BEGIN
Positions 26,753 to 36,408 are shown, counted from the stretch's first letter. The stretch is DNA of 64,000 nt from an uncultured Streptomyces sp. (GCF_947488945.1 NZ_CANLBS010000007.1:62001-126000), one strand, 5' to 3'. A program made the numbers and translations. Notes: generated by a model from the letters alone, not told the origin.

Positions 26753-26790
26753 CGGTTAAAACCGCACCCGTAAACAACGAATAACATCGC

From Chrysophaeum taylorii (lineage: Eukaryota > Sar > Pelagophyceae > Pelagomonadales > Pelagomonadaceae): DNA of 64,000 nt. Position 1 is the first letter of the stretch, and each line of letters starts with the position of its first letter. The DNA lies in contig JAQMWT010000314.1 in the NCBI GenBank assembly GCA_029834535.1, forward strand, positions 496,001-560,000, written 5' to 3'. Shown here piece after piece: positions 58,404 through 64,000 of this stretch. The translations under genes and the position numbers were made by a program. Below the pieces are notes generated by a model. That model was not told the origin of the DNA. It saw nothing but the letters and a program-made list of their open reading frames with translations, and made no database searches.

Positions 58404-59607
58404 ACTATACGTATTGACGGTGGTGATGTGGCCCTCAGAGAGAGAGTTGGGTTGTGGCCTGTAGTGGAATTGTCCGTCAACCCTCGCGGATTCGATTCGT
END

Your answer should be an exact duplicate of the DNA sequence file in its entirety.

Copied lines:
Positions 26,753 to 36,408 are shown, counted from the stretch's first letter. The stretch is DNA of 64,000 nt from an uncultured Streptomyces sp. (GCF_947488945.1 NZ_CANLBS010000007.1:62001-126000), one strand, 5' to 3'. A program made the numbers and translations. Notes: generated by a model from the letters alone, not told the origin.

Positions 26753-26790
26753 CGGTTAAAACCGCACCCGTAAACAACGAATAACATCGC

From Chrysophaeum taylorii (lineage: Eukaryota > Sar > Pelagophyceae > Pelagomonadales > Pelagomonadaceae): DNA of 64,000 nt. Position 1 is the first letter of the stretch, and each line of letters starts with the position of its first letter. The DNA lies in contig JAQMWT010000314.1 in the NCBI GenBank assembly GCA_029834535.1, forward strand, positions 496,001-560,000, written 5' to 3'. Shown here piece after piece: positions 58,404 through 64,000 of this stretch. The translations under genes and the position numbers were made by a program. Below the pieces are notes generated by a model. That model was not told the origin of the DNA. It saw nothing but the letters and a program-made list of their open reading frames with translations, and made no database searches.

Positions 58404-59607
58404 ACTATACGTATTGACGGTGGTGATGTGGCCCTCAGAGAGAGAGTTGGGTTGTGGCCTGTAGTGGAATTGTCCGTCAACCCTCGCGGATTCGATTCGT